In a corrupt society, dual systems are institutionalised, there are official and unofficial procedures for everything. What starts as speed money, ends up as blackmail and extortion, and finally, leads to the destruction of the society.
The Difference Between Partners in Crime and Victims in Crime in a Corrupt Society
If I apply for a license or a tender and deprive a more deserving third party by bribing the authorities, I become a partner in crime while the deprived third party becomes a victim.
Let us take a look at a life and death situation.
If you pick up someone who is bleeding profusely on the street and take him/her to the hospital, nobody there seems to care. In a corrupt society, if you bribe someone they’ll take him/her right away. Your principles teach you not to bribe. The question then arises, would you let this person bleed to death or bribe?
Put in a situation like this, I will bribe.
Legally, I just became a criminal, but ethically I saved a life.
Years later I may be declared innocent.
I may be dead anyway. I broke the law but I saved a life.
The question is, am I a partner in crime or it’s victim?
The majority would agree I am a victim.
I feel strongly that most people are honest, they are not partners in crime but in corrupt societies, they become victims of crime.
Cooperation is a duty only so long as the government protects your honour. When the government instead of extending protection, robs you of your honour non-cooperation becomes your duty.
Mahatma Gandhi addressed over 50,000 people in Madras on 12th August 1920.
Where lawlessness becomes the law of the land, honest citizens become cheats, crooks and dacoits. To do the legal thing they have to do the illegal things.
Law of the Land and Law of Humanity
Many great leaders challenged the judiciary to uphold humanity. Some of the greatest leaders, like the Gandhi (Mahatma Gandhi) and Martin Luther King, broke the law of the land. Mahatma Gandhi broke many colonial laws. Anyone who breaks a law commits a crime, then Mahatma Gandhi was one of the biggest criminals in history, for Mahatma Gandhi held that the law of humanity was way above the law of the land.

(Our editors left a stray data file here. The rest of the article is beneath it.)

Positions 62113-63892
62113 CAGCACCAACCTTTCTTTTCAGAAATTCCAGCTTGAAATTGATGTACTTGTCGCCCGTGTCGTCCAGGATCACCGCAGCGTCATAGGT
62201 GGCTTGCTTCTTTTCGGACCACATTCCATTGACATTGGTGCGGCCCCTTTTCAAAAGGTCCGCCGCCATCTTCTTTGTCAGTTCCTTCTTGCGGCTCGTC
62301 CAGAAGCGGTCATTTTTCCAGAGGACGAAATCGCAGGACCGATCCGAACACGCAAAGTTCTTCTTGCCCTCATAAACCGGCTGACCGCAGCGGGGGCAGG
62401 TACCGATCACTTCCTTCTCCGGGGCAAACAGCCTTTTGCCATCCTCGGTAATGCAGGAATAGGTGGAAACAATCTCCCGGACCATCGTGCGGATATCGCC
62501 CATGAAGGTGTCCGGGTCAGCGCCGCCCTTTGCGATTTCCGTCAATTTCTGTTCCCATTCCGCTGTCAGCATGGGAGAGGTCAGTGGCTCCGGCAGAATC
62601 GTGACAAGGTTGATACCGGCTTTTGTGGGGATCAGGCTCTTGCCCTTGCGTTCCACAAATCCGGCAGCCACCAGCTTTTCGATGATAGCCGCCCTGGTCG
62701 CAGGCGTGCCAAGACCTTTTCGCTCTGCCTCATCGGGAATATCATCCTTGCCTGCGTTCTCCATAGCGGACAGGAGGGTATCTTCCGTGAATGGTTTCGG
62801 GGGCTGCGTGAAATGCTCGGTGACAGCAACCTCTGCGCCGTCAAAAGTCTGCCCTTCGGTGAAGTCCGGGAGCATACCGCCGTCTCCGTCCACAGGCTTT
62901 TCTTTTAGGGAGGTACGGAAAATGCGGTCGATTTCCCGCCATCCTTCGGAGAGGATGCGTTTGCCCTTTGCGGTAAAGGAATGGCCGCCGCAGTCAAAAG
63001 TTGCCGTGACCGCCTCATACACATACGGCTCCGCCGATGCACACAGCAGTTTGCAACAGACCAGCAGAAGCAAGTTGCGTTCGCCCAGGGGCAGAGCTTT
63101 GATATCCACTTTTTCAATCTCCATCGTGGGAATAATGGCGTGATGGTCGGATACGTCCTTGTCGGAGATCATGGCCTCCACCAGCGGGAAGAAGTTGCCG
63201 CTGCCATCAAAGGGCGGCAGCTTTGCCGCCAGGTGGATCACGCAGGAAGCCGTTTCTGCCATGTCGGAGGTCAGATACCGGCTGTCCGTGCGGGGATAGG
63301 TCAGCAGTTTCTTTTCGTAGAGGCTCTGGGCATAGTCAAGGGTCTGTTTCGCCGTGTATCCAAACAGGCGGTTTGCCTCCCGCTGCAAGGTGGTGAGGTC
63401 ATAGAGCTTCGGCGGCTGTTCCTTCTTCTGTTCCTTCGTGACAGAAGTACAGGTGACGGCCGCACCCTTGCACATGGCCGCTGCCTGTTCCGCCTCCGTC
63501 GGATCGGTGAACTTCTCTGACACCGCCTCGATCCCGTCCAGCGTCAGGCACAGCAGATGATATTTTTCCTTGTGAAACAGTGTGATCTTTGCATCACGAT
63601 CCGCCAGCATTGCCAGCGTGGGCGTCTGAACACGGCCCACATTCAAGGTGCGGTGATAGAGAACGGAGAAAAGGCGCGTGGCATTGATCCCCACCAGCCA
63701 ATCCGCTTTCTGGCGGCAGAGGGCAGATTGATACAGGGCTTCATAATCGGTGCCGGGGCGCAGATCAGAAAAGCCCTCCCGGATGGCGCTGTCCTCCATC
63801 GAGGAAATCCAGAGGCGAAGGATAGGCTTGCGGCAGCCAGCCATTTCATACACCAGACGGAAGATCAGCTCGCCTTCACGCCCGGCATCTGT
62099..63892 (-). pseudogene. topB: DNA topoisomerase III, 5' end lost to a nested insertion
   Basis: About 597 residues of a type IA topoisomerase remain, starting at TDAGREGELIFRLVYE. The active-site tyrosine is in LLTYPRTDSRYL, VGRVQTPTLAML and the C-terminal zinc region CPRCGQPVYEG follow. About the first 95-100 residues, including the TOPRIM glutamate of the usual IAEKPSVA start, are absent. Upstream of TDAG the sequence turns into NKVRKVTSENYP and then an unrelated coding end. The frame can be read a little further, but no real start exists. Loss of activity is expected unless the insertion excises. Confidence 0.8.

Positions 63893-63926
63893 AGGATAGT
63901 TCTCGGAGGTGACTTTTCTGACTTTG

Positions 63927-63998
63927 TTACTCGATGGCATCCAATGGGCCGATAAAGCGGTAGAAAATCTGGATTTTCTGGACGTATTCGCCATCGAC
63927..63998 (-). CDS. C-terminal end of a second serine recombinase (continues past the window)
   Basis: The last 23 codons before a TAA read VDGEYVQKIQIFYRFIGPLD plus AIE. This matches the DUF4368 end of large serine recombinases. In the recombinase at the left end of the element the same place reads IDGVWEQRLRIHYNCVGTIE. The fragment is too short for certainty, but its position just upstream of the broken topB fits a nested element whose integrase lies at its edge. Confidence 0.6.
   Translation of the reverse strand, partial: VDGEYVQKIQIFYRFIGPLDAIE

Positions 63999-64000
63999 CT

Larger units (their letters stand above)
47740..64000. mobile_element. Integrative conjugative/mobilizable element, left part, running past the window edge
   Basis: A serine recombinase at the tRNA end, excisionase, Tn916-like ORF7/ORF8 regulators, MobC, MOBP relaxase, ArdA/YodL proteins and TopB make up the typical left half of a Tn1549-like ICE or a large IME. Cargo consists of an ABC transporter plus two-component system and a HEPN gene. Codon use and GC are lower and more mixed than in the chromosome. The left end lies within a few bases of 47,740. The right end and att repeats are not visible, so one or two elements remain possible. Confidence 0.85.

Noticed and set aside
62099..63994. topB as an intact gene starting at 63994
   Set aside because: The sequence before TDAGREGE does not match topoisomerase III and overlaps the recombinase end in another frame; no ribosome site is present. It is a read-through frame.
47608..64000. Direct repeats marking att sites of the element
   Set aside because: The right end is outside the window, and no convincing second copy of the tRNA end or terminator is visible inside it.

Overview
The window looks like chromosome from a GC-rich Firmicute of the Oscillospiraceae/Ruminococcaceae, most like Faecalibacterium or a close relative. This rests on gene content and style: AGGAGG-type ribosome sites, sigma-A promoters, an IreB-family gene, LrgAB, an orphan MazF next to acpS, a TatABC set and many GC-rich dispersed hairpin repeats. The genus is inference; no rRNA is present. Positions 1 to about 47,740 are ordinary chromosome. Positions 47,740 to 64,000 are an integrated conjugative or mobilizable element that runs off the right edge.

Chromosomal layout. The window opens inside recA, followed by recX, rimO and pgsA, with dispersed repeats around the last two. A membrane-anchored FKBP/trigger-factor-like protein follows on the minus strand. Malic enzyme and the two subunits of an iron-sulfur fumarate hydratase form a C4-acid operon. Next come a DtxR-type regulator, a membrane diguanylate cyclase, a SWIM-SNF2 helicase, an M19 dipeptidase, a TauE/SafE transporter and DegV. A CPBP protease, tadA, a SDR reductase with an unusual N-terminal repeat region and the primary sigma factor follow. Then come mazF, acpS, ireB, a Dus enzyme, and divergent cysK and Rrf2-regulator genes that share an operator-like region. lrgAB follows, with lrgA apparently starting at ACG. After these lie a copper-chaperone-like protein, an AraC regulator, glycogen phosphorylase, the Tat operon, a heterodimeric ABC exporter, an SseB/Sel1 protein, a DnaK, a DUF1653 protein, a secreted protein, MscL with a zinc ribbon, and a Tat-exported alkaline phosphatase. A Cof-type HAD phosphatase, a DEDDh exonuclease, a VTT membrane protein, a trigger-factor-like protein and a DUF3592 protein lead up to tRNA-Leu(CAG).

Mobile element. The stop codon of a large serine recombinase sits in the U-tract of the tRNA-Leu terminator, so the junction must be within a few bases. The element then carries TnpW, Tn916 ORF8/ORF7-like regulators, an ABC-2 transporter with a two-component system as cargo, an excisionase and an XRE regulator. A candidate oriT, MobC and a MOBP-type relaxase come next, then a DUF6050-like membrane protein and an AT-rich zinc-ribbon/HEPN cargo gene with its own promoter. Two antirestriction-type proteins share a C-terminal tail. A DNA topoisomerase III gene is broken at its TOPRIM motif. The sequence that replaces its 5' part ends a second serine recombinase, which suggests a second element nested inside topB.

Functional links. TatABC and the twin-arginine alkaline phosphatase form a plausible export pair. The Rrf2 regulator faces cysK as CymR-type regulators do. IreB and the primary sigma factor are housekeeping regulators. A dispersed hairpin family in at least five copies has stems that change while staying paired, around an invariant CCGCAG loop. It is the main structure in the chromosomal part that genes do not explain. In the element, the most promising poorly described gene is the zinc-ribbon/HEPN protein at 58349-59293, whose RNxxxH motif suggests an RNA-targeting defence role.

Take away justice, and what is a state but a large band of robbers.
—– St. Augustine
Whenever legal rights come into conflict with human rights – the question of fairness and justice need to be re- examined.
Mahatma Gandhi showed the way by breaking the salt tax law because it hurt the poorest of the poor. The protest had tremendous emotional appeal. When Mahatma Gandhi made salt at Dandi (Navsari, Gujarat https://en.wikipedia.org/wiki/Dandi,_Navsari ) he broke the salt law and the hundreds who followed in his footsteps did the same and courted arrest.
This act of breaking the law was a protest against the inhumanity of colonial administration.
This was a challenge to the judiciary to uphold humanity. Breaking an unjust law and willingly accepting the consequences without running away, showed the highest respect for the law.
It aroused collective will of the community against the injustice of the colonial rulers.
Any government that imprisons people unjustly invites citizens’ wrath.
Arbitrary imposition of pain and injustice ought to be unacceptable to citizens because it kills human dignity and honourable living.
There come a point in our lives when we are called upon to take a stand. Mahatma Gandhi felt morally justified in encouraging others to launch the civil disobedience movement. Without any formal position of power or wealth, Mahatma Gandhi mobilised millions because he devoted his life to the service of the people and the pursuit of justice.
Non-cooperation is directed not against men but against measures. It is not directed against the governors, but against the system, they administer. The roots of non-cooperation lie not in hatred but in justice…..
—–Mohandas Karamchand Gandhi
Any legal system that hurts an honest citizen may be antiquated (make obsolete or old-fashioned) and in need of re-evaluation.
Occasionally, standing up for human rights and justice is more important than maintaining peace.
Sometimes honest citizens are charged as trouble makers because they assert their rights.
If standing up for one’s rights is a crime then every citizen must strive to be criminal.
When an innocent person is imprisoned or treated unjustly the rest of the society should protest and be prepared to go to prison.
If individuals in society do not support the enforcement of law, then no law enforcement agency can help them.